Top 10 similar words or synonyms for pomacentri

cretilasithi    0.685514

leptodoma    0.684687

aguilerai    0.682918

complexivus    0.680989

haemorrhoidella    0.679603

lissotropis    0.673789

aleison    0.673325

prairiensis    0.672364

longinervis    0.671877

spirofilis    0.670024

Top 30 analogous words or synonyms for pomacentri

Article Example
Anilocra pomacentri Both adult and juvenile "Anilocra pomacentri" parasitise the yellowback puller ("Chromis nitida"), a small reef damselfish. It seems that the juvenile isopod, known as a manca, latches onto the skin of the fish when both are small and the size of the parasite increases as the fish grows. "Anilocra pomacentri" is a sequential hermaphrodite. It starts its life as a male and specimens between in telson length bear the "appendix masculina" (part of the second pleopod) characteristic of the male stage. It later loses this and becomes a female which sucks the blood of its fish host. The female has a lifespan of about a year during which time it typically produces three batches of eggs, brooding them in the marsupium underneath the thorax. The developing mancae pass through four stages before being released into the sea, by which time they are infective and seek out suitable host fishes. Infected fish show significant reductions in their rate of growth and their fecundity, have a lower number of circulating red blood cells and have an increase in mortality.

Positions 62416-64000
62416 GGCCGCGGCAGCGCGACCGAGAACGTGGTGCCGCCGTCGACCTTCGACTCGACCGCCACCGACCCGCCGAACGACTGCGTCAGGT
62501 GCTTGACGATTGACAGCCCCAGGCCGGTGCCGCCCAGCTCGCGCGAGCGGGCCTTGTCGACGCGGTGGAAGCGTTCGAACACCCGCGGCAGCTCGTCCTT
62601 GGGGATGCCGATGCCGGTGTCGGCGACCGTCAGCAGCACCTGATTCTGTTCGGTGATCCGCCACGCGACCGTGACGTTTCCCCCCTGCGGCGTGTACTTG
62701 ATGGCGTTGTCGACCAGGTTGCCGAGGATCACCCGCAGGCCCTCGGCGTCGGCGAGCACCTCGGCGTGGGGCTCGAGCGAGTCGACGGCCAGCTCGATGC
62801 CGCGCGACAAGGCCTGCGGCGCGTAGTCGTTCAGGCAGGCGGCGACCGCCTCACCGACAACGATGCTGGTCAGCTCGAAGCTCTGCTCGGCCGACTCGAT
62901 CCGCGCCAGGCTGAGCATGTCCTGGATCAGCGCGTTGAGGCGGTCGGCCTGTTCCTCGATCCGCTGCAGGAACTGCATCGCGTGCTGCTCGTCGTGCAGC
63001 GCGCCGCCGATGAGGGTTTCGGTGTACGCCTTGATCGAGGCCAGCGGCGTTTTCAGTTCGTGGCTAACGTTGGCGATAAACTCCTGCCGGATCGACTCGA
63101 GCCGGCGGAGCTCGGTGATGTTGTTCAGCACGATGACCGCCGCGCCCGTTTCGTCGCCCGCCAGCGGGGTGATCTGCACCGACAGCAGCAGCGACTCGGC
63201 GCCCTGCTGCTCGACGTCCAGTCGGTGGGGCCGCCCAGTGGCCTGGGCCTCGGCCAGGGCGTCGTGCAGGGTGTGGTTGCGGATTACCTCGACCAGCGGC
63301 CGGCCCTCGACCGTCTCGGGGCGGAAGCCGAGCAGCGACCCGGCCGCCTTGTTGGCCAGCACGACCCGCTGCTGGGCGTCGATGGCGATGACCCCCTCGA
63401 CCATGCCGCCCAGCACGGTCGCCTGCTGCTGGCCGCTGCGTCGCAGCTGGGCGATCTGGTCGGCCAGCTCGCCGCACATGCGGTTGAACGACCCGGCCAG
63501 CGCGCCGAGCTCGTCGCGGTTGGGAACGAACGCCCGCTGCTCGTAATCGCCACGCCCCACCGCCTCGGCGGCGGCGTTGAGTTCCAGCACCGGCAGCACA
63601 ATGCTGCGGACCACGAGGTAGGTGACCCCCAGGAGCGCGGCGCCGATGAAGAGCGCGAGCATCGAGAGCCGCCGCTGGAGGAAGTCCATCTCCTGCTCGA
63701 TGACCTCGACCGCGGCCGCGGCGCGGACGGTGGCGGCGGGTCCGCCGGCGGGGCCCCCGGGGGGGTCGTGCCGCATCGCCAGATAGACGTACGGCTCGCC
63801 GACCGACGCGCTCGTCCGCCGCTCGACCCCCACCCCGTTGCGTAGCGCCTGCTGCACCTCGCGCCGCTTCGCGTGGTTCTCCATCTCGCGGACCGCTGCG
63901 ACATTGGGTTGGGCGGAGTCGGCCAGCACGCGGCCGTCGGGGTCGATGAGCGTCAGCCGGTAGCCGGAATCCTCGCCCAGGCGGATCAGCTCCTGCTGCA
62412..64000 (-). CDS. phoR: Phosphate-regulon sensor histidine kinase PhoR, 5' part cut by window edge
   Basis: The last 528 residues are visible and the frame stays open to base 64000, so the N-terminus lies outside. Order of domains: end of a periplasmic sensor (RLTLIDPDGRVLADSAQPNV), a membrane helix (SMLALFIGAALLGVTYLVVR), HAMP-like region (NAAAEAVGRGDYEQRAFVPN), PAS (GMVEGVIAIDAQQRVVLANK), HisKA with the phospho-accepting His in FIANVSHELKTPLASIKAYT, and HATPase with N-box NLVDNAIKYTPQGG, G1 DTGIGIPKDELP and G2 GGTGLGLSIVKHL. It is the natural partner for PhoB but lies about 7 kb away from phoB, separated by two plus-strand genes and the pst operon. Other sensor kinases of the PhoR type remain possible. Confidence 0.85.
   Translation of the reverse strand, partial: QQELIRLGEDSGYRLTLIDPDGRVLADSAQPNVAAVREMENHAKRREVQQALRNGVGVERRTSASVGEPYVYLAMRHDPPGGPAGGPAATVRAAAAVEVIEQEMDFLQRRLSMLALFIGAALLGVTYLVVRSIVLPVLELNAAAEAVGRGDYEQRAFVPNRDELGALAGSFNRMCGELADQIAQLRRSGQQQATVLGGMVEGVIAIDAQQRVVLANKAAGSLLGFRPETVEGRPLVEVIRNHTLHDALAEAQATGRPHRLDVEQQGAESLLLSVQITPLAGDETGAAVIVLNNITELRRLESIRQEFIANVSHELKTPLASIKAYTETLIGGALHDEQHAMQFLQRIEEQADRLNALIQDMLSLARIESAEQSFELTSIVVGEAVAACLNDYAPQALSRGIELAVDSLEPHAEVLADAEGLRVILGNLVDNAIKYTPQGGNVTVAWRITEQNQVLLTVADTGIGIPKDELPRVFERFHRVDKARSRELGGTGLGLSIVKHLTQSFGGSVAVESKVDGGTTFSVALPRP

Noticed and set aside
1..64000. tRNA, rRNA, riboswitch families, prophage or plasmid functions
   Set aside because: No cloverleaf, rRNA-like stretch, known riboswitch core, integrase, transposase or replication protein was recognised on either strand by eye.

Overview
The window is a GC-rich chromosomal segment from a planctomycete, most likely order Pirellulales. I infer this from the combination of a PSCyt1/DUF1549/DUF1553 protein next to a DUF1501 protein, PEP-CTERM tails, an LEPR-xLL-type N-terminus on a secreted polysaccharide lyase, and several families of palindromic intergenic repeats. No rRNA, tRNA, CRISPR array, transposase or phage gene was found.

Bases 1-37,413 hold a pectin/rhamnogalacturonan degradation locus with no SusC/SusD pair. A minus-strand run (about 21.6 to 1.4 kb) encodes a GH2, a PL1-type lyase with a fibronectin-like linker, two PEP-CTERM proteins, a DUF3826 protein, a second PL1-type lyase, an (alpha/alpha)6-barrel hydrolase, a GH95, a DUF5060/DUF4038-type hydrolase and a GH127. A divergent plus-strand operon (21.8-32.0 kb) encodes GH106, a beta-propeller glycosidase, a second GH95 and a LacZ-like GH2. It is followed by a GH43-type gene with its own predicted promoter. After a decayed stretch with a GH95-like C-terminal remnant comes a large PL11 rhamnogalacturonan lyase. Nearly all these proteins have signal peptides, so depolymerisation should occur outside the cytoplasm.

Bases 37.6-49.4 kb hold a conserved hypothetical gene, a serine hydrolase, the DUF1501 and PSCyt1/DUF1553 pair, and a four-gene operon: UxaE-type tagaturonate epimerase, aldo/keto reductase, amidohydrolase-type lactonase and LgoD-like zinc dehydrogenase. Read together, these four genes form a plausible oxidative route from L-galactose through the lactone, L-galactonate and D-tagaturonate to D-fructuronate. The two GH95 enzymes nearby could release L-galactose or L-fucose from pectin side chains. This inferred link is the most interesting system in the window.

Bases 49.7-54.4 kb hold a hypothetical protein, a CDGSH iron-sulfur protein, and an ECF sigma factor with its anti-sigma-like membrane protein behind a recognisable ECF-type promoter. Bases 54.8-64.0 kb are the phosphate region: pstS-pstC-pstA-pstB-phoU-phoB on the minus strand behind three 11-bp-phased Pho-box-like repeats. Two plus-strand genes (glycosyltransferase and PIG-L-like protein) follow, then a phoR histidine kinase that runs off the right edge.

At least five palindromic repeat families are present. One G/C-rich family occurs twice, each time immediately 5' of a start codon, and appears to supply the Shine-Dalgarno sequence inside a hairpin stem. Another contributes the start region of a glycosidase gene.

Anilocra pomacentri Anilocra pomacentri is a species of marine isopod in the family "Cymothoidae". It is found off the coast of eastern Australia and is an external parasite of the yellowback puller ("Chromis nitida"), a species of damselfish. The presence of the parasite on a fish causes a significant slowing of the growth rate and an increased mortality.
Anilocra pomacentri "Anilocra pomacentri" is found in the southern part of the Great Barrier Reef in eastern Australia. It attaches itself just above and behind the eye to its host fish, the yellowback puller, a denizen of shallow water coral reefs. It is particularly prevalent on fish inhabiting patch reefs.
Chromis nitida The yellowback puller is sometimes parasitised by the isopod crustacean "Anilocra pomacentri". The size of the parasite and the fish seems to be correlated indicating that the manca (juvenile isopod) attaches at an early stage in the life of the fish and that both grow simultaneously.